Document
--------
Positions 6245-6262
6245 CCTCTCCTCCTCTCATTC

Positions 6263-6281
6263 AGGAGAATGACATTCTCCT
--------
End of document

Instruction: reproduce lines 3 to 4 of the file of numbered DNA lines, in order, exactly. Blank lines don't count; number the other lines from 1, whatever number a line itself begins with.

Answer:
Positions 6263-6281
6263 AGGAGAATGACATTCTCCT